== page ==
Good communication is essential to delivering good person-centred care and support. Care workers may feel unsupported in their role and anxious about the people they look after if they are not easily able to liaise with, or seek advice from, other practitioners. This can cause problems, for example, if they identify that a person's health or mental capacity is deteriorating or if they have concerns about medicines management.

What can commissioners and providers do to help?

  • Develop protocols for multidisciplinary working to ensure that more social care and health practitioners collaborate effectively. Identify a care coordinator and ensure that they have a full understanding of their role and the knowledge and experience to carry it out.

  • Establish the use of care diaries (or care records). Specify how all health and social care practitioners visiting the home might use the care diaries to record all care and support provided and to highlight the person's needs, preferences and experiences.

See our resources to help you to address these challenges and achieve best practice.

The challenge: strategic partnership working to deliver high quality and integrated home care

See recommendations 1.3.19, 1.4.1, 1.4.2 and 1.4.3.

Partnership working leads to:

  • improved outcomes for people using services when health, social care and voluntary sector managers work collaboratively and co-productively

  • savings – because better provision of home care avoids the need for costly acute services.

When organisations do not work in partnership with one another to plan, organise and deliver services, there may be a negative impact on the wellbeing of people who rely on them. For example, people who have cognitive impairment, communication difficulties or sensory loss may feel an increased sense of social isolation if care workers do not have time to help them make connections with other sources of support in their local community.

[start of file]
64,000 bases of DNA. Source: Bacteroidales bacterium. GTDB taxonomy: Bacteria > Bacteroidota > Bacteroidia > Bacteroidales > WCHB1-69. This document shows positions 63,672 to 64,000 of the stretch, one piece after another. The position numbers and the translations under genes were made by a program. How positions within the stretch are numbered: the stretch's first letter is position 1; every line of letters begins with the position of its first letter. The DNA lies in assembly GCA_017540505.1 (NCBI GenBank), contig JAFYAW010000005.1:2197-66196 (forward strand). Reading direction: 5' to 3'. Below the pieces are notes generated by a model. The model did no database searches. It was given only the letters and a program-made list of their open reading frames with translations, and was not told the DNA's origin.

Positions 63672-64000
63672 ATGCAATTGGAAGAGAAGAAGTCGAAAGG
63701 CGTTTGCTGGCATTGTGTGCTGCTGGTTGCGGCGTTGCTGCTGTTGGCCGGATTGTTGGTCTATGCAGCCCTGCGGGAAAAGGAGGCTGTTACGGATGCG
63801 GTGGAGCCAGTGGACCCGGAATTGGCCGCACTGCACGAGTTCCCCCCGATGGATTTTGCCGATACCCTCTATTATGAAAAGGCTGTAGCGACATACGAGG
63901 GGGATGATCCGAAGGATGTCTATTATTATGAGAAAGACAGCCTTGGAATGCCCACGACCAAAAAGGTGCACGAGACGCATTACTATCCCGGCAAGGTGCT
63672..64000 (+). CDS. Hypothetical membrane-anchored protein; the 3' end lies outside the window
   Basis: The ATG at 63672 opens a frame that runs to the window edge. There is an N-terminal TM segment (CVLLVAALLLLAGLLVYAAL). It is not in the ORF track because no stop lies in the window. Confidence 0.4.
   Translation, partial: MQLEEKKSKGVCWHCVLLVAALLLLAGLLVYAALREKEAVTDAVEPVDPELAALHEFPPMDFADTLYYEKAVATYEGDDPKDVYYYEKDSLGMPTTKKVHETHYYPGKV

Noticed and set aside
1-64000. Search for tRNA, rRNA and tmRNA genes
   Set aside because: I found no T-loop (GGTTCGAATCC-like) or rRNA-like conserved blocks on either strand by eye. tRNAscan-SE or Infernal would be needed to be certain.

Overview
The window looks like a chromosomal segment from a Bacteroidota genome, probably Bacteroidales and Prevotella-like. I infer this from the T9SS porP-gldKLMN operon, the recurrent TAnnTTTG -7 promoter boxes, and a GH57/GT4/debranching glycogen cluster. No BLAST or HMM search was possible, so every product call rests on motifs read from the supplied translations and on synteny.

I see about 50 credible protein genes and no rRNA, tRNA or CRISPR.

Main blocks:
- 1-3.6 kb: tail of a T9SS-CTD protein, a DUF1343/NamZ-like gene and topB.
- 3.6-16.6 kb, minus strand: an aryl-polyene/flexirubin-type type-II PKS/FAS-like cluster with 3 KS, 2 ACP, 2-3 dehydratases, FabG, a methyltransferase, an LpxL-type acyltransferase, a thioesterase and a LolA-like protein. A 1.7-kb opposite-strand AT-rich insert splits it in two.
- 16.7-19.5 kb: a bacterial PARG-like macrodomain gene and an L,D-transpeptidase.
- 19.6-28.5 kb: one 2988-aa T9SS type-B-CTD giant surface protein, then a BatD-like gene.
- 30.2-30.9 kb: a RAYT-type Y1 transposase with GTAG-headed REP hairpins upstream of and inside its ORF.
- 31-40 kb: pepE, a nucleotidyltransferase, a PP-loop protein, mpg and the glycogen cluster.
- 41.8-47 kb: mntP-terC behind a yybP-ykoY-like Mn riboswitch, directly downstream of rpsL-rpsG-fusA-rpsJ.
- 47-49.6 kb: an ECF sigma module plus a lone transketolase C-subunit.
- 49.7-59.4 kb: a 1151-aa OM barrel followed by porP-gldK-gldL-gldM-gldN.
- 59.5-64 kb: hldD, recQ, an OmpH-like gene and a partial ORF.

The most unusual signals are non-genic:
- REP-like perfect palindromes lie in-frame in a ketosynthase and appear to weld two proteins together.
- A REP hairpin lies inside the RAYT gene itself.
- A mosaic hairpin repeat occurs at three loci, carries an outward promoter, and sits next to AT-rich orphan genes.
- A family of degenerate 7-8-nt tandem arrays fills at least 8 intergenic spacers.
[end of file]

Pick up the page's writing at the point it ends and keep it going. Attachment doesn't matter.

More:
What can commissioners, providers and voluntary sector and community organisations do to help?

  • Use existing forums or create new opportunities to meet people who use services and carers to review the quality of services for people living at home. Existing forums that could be used include health and wellbeing boards, quality forums and provider alliances.

  • Use this guideline to review what training about common health conditions is available for home care workers. Draw on examples of good person-centred practice to inform local health and wellbeing planning and help commissioning plans realise the intentions of the Care Act.

  • Consider innovative approaches and services that can support people to maintain links with their family and local community. The SCIE guide on commissioning home care for older people includes some practice examples to stimulate ideas.

Need more help?

Further resources are available from NICE that may help to support implementation.

  • Annual indicators for use in the Quality and Outcomes Framework (QOF) for the UK. See the process and the NICE menu.

  • Uptake data about guideline recommendations and quality standard measures are available on the NICE website.